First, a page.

Framework Design Guidelines Class name prefixes

Continuing in the series of discussing topics from the Framework Design Guidelines


DO NOT give class names a prefix (e.g., C).


KRZYSZTOF CWALINA The only prefix used is I for interfaces (as in

ICollection), but that is for historical reasons. In retrospect, I think it

would have been better to use regular type names. In majority of the cases

developers don’t care that something is an interface and not an abstract

class, for example.


BRAD ABRAMS On the other hand, the I prefix on interfaces is a clear

recognition of the influence of COM (and Java) on the .NET Framework.

COM popularized, even institutionalized, the notation that interfaces begin

with I. Although we discussed diverging from this historic pattern we

decided to carry forward the pattern as so many of our users were already

familiar with COM.


JEFFREY RICHTER Personally, I like the I prefix and I wish we had more

stuff like this. Little one-character prefixes go a long way toward keeping

code terse and yet descriptive. As I said earlier, I use prefixes for my private

type fields because I find this very useful.


One thing I love about the annotation format is that it gives us a chance to share a wide range of view points on the guidelines.  While Krys, Jeff and I all agree that following the current guideline is a good idea, we have different views on what would (or would not) be better from one extreme (no prefixes) to the other extreme (lots of prefixes).   Where do you land?  

And what do you think of the format?  Do you find this kind of color interesting or distracting?

Comments (18)

  1. TAG says:

    How about generics type parameters ?

    I.e Dictionary<TKey, TValue> – not using prefix will cause name conflicts.

  2. Robert Kozak says:

    I think your blog is very well designed and the current color scheme looks great. Easy to read and good on the eyes.

    — Robert

  3. Shawn Oster says:

    Love the color and that’s mostly what I read the entries for. The guidelines are nice but without the color it would feel like yet another dry tomb-o-knowlodge.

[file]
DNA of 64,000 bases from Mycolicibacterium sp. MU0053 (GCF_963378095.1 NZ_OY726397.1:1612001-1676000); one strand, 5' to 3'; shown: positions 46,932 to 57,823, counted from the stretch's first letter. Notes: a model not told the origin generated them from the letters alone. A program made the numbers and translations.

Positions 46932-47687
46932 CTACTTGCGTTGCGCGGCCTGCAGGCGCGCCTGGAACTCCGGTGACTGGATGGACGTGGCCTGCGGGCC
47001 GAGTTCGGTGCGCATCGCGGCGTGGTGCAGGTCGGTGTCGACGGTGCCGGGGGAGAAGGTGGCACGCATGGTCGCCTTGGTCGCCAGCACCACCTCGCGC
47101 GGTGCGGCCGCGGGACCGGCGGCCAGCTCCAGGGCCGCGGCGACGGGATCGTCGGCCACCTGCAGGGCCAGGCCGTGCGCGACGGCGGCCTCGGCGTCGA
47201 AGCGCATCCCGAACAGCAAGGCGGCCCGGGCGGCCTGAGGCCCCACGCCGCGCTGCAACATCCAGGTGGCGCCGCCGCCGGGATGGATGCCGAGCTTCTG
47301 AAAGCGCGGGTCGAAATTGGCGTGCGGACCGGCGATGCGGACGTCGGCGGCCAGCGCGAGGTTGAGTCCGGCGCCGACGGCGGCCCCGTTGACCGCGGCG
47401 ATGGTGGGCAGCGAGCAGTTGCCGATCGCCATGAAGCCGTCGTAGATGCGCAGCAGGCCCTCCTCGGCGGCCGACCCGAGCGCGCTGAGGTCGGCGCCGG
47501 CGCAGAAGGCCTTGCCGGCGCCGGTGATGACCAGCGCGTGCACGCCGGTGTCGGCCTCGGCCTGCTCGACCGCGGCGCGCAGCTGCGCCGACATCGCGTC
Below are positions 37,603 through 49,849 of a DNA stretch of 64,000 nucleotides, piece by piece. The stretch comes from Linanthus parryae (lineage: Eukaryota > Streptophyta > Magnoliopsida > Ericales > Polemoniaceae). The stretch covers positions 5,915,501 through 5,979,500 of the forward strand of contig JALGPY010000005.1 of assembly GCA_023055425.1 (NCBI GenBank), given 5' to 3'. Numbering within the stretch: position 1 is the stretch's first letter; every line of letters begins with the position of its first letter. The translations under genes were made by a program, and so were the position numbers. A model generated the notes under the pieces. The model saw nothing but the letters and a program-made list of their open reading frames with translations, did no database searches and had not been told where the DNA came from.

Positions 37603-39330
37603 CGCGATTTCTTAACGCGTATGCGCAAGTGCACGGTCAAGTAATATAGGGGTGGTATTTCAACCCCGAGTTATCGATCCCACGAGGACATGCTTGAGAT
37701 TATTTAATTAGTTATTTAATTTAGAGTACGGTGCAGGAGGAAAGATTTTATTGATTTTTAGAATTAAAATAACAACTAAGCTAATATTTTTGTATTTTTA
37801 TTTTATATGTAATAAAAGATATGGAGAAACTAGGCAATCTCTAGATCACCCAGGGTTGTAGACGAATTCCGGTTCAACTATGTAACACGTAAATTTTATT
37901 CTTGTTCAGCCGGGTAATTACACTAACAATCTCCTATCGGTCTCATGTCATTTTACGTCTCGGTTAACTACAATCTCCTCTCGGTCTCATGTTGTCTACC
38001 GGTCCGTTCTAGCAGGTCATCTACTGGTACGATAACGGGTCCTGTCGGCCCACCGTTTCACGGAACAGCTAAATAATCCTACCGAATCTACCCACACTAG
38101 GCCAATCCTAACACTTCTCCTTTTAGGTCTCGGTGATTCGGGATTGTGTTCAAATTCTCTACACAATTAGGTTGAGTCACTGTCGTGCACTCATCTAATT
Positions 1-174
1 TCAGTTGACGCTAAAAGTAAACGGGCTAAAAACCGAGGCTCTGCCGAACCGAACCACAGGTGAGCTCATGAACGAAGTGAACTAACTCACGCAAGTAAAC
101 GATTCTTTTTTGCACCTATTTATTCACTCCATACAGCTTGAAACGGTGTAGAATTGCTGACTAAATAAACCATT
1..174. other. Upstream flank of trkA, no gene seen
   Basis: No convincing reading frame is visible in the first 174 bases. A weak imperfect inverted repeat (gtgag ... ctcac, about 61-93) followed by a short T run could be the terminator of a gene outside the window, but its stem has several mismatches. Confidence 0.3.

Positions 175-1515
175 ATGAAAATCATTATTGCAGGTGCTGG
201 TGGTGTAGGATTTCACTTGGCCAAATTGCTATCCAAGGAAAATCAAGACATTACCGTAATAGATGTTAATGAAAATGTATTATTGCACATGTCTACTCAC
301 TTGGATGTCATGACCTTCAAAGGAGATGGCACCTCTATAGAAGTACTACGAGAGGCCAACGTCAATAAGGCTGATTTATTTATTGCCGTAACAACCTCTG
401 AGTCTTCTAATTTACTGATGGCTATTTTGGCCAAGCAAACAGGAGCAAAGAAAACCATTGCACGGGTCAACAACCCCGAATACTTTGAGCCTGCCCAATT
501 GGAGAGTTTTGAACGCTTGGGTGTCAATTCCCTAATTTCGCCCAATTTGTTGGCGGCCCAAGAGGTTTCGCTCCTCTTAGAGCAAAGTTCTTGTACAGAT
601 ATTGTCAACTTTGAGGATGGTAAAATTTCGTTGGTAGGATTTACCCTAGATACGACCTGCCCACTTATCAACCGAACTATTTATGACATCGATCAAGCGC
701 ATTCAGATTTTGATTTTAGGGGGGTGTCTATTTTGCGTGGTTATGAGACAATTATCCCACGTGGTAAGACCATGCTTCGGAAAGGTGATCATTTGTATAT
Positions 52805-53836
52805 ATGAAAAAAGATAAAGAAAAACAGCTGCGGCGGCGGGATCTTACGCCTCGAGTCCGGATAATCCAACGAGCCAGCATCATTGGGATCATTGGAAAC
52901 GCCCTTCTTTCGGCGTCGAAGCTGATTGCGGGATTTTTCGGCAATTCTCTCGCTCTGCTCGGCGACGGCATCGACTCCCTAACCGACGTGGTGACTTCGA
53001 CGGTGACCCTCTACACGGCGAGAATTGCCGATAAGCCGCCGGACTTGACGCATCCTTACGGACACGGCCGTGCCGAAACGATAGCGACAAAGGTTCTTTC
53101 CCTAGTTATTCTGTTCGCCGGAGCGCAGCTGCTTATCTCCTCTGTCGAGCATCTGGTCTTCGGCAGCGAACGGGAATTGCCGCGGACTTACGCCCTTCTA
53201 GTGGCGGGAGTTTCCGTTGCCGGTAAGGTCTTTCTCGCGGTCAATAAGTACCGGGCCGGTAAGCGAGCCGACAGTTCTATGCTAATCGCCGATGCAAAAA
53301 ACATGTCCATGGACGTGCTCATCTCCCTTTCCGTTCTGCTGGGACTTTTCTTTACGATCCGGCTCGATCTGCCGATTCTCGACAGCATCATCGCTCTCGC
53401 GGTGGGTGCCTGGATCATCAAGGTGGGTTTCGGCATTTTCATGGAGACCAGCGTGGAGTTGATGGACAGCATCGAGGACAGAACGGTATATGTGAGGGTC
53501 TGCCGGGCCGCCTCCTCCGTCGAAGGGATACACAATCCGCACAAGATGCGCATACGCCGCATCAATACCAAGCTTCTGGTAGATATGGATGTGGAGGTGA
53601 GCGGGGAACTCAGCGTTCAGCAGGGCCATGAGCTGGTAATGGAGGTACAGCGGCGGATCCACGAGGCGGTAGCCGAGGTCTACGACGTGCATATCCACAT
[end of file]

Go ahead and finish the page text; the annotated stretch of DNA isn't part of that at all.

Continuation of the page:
4. JoeW says:

    Don’t agree with Krzysztof. There is a clear difference between an abstract base class and an interface if the interface has been implemented explicitly. I don’t like prefixes at all in my code, but interfaces I think are the exception to the rule.

  5. Kevin Dente says:

    I’m with Krzysztof on this one. "Because COM did it that way" isn’t a good reason in my mind. .NET did away with lots of COM’s conventions – this one should have been no different. It’s just the last bit of Hungarian that survived.

  6. I wish C# would’ve inherited the "T" prefix for classes (types) from Delphi

  7. Chris Nahr says:

    I like the present .NET naming conventions, the flag the special cases (interfaces and generic type parameters) without cluttering up normal classes.

    "Framework Design Guidelines" is a great book, by the way. Not because I necessarily want to follow every single guideline (which I could get elsewhere anyway) but because it’s quite enlightening to see the rationale behind each guideline, concrete examples of what happened when they were not followed, and the different viewpoints of the original .NET architects.

  8. Jonathan Allen says:

    I like I prefix for interfaces because they aren’t like normal classes. They are more like attributes, a markers you apply to a class.

  9. orcmid says:

    I’m aligned with Chris Nahr with regard to naming conventions, and I use the I-is-for-interface even in Java (because they are really different). Of course, COM interfaces are in some sense "disguised" as abstract classes in C++, and it matters to emphasize that for casting the pointers, dealing with IUnknown methods, etc.

    I’m not lobbying, just noticing what has worked for me.

    I love the approach in the book, and in the blog, where different perspectives are offered in the commentaries. I just received my copy (now that you’re working on a reprint [;<) after hearing you present at the Seattle Code Camp and hadn’t dug in enough to realize that the book does that!

    I think the typography could have been done differently to make the commentary not so disruptive, and I think it is a terrific idea no matter what. The guidelines are much richer for it.